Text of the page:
We all are aware that today's workplace demands higher levels of problem solving skill in its entry-level workers. However, numerous studies show that many, if not most, students leave high school without basic knowledge or understanding in literacy, numeracy, and employability skills.
Recent data shows that many students require remediation when they attempt to enter community, technical or four-year colleges. More than half of those entering two-year colleges and nearly half of those entering four-year colleges require remediation in math, reading, writing or all three. In short, they are "high school students" in a higher education setting.
Since many of the math and literacy skills required for both workplace success and entry into higher education are taught in the late middle school and early high school years, one problem is the lack of follow up or reinforcement of these basic skills, especially in areas like algebra, The need for work-bound students (estimated at between 67 percent to 75 percent of students) to develop strong high school level skills in math, reading and writing has increased in recent years.
Mathematics is no longer a requirement only for scientists and engineers. Some degree of mathematical literacy is required of anyone entering the workplace or seeking advancement in a career.
In CTE courses, math becomes contextualized and therefore more readily understandable. Mathematical concepts are found in all areas of CTE, but are often not explicitly visible to teachers and students. The concept of "contextual learning" is not new. John Dewey argued that the great waste in school comes from students' inability to use the experience they bring from out-of-schooling settings, while on the other hand they are unable to apply in daily life what they are learning in school. The isolation of the school--and its isolation from life--prevents students from connecting their learning to their everyday activities, including work.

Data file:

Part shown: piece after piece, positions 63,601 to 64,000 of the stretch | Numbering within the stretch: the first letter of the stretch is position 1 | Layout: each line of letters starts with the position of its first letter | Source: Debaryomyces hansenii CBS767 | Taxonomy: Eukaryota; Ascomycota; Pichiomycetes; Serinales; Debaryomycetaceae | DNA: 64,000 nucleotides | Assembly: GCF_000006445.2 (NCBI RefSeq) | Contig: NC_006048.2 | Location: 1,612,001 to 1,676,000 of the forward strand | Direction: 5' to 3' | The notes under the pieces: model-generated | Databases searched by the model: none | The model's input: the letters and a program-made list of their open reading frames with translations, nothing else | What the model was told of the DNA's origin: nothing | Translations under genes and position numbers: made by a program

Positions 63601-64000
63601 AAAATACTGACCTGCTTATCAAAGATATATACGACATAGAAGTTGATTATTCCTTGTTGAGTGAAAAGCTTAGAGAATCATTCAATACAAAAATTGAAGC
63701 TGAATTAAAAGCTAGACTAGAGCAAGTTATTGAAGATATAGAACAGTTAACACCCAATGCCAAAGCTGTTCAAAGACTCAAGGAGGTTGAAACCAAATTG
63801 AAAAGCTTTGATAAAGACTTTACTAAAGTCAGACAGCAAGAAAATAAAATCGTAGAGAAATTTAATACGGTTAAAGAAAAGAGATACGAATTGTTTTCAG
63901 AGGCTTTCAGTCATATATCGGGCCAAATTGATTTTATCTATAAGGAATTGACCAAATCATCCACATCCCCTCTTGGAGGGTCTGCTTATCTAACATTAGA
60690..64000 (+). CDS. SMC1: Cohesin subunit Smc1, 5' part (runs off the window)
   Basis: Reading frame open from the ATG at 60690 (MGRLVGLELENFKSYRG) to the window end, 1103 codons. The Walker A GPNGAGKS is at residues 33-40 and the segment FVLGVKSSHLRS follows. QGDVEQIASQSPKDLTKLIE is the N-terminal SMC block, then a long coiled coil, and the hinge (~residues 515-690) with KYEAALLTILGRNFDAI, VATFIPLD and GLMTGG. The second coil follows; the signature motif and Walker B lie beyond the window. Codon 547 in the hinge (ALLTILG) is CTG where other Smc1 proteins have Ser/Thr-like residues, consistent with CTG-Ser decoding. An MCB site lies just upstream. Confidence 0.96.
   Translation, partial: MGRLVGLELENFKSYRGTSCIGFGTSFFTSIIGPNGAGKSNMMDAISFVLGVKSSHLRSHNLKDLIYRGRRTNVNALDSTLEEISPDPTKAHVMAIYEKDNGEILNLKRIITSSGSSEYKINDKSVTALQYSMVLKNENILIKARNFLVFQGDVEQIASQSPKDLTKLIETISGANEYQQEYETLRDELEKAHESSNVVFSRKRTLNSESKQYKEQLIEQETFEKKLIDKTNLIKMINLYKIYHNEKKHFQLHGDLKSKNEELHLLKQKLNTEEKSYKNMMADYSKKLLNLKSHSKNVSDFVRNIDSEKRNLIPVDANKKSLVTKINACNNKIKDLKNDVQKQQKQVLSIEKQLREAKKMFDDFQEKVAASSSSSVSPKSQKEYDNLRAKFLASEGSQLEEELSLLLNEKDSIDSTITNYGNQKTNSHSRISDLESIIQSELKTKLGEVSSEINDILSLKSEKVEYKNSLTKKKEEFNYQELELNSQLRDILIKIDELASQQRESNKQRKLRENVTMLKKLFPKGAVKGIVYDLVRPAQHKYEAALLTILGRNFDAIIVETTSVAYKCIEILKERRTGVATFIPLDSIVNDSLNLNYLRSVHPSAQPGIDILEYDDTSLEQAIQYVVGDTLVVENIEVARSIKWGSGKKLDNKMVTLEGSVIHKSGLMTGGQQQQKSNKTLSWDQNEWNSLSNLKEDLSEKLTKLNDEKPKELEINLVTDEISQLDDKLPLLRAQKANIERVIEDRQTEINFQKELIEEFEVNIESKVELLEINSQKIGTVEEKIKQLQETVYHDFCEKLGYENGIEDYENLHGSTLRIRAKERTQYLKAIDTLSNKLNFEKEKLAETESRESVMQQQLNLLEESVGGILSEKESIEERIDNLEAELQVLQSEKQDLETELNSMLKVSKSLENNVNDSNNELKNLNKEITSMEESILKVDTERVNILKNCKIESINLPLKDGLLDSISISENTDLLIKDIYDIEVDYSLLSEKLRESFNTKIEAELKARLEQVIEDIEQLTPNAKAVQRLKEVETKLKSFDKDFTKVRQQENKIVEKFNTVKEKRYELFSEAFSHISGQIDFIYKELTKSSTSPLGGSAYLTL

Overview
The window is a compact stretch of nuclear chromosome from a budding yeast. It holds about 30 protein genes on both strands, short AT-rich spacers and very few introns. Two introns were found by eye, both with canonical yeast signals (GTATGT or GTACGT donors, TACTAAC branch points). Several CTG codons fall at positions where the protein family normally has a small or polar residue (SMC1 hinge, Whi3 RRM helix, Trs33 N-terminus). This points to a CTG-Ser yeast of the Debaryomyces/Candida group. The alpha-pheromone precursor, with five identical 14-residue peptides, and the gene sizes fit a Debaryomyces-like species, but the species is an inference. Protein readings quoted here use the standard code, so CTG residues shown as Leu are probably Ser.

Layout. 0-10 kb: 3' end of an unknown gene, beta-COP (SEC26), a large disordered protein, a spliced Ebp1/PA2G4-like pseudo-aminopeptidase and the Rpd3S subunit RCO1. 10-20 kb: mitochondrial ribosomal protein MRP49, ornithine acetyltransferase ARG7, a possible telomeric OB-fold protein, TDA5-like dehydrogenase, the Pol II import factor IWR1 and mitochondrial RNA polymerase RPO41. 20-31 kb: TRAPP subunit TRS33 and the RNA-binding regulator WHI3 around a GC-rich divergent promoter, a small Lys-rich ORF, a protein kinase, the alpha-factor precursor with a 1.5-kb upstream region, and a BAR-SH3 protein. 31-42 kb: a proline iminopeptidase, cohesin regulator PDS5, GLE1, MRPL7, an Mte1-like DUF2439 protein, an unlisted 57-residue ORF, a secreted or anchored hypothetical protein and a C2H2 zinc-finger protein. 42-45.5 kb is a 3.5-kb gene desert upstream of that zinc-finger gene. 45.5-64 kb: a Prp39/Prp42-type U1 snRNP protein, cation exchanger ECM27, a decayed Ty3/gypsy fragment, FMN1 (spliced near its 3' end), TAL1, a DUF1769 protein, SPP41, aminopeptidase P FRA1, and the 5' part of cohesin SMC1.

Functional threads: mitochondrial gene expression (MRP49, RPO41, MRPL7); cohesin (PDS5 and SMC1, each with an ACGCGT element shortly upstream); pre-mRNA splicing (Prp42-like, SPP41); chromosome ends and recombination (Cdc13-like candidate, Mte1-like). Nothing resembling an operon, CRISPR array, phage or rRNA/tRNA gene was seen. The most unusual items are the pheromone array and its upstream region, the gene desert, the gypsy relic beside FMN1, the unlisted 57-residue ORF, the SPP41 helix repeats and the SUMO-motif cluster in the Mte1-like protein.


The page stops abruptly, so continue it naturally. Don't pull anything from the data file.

Information taken from: http://www.thefreelibrary.com/Improving+math+skills+in+CTE%3a+how+you+can+help.-a098881565
New Report: Capitalizing on Context: Curriculum Integration in Career and Technical Education
The NRCCTE has undertaken three scientifically based research studies in an effort to determine whether the integration of CTE courses with academic content can increase student achievement. These include the Math-in-CTE study, completed in 2005 (Stone, Alfeld, Pearson, Lewis, & Jensen, 2006); the Authentic Literacy Applications in CTE pilot study, completed in 2009, with a full-year study launched in 2010; and the Science-in-CTE pilot study, launched in 2010. This report contains a summary of findings from the Math-in-CTE study, with emphasis on the five core principles that emerged from the study. Evaluation data collected from Math-in-CTE technical assistance sites further illustrate these principles. This report also contains findings from the Authentic Literacy in CTE pilot study and evidence from that study supporting the five core principles.
NRCCTE Curriculum Integration Workgroup. (2010, March). Capitalizing on context: Curriculum integration in career and technical education. Louisville, KY: National Research Center for Career and Technical Education, University of Louisville. PDF Document.
Click on a link below to see examples of how math literacy is integrated into TEE.